April 22, 2022 | David F. Coppedge

Are These Really Pterosaur Feathers?

The fuzzy claim says more about Darwin Party groupthink
than actual pterosaur traits



Some fibers have been found alongside the headcrest scales of a pterosaur. The paleontologists called them “feathers” and the media went nuts. But calling these fibers “feathers” is like calling a broomstick an airplane because witches ride them in cartoons.

Pterosaur discovery solves ancient feather mystery (University College Cork, 20 April 2022).

It always helps defuse hype by starting with the facts. Some fibers were found along the neck of a pterosaur called Tupandactylus. The well-preserved headcrest of this species from Brazil was found on a fossil belonging to a private donor. Scientists at University College Cork, Ireland were able to analyze the specimen before repatriating it to Brazil. They found single fibers and branched fibers. Round and oblong granules within the fibers, seen in electron micrographs, were interpreted as melanosomes—pigment bodies that often give color inside feathers and skin. In birds and other animals, the color often depends on their shapes and are a function of their chemistry. The shapes in this fossil varied within fiber types.

Out of these facts emerged a picture of the evolution of feathers that swept the world into a euphoria of celebration for Darwin.

An artist rendition in the press release shows fibers under the chin and along the backside of the headcrest only. No fibers are shown on the body of the flying reptile. The question is: are these feathers? The champions in the press release are certain of it; readers should recall, however, that the function of the press office at a university is to make its researchers look good (see “The Science Media Racket,” 11 Jan 2016).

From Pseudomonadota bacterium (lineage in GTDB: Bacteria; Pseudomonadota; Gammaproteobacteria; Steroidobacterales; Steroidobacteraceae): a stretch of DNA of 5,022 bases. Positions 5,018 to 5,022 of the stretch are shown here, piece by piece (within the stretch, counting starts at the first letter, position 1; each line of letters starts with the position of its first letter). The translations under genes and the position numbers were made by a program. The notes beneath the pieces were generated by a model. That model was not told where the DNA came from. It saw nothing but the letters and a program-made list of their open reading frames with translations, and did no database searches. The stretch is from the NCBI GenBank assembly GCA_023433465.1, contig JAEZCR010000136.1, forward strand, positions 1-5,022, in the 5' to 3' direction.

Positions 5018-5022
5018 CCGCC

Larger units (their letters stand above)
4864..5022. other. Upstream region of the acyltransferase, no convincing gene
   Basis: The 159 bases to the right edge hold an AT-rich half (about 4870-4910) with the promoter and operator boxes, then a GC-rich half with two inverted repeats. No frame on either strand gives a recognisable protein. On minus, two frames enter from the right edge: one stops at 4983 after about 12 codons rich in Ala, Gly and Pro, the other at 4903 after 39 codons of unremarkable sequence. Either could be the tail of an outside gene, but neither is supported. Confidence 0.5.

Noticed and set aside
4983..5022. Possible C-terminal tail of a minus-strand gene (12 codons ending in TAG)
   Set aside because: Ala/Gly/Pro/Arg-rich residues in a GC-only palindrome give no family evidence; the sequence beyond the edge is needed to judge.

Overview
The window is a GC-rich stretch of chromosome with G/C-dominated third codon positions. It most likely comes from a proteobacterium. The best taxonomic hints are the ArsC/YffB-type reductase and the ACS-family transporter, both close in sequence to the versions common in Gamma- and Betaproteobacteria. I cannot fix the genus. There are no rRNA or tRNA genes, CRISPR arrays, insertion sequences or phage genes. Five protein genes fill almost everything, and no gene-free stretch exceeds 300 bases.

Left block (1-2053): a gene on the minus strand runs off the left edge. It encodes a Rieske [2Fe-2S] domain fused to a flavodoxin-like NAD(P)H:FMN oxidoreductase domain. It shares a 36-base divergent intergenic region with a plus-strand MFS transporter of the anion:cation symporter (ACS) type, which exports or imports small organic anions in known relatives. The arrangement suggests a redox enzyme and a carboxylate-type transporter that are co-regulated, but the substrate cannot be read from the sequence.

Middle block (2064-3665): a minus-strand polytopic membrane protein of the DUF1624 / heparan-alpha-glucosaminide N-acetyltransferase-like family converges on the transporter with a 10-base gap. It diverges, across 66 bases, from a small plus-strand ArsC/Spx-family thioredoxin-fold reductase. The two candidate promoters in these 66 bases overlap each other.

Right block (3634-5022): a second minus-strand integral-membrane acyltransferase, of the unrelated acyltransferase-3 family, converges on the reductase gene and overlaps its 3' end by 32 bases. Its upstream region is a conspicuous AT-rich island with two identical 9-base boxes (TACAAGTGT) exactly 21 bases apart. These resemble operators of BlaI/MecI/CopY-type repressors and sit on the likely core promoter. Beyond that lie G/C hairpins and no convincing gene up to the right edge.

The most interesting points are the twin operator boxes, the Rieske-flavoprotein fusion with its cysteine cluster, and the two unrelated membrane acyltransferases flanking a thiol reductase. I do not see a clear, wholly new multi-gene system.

This species of pterosaur is famous for its bizarre huge headcrest. The team discovered that the bottom of the crest had a fuzzy rim of feathers, with short wiry hair-like feathers and fluffy branched feathers.

“We didn’t expect to see this at all”, said Dr Cincotta. “For decades palaeontologists have argued about whether pterosaurs had feathers. The feathers in our specimen close off that debate for good as they are very clearly branched all the way along their length, just like birds today”.

The short press release calls these fibers “feathers” eleven more times. That’s all the media needed to hear to fly off into nephelococcygia (loosely translated “cloud cuckoo land”) like a flock of geese rising from a lake in a cacophony of feathers, squawking “evolution” in unison.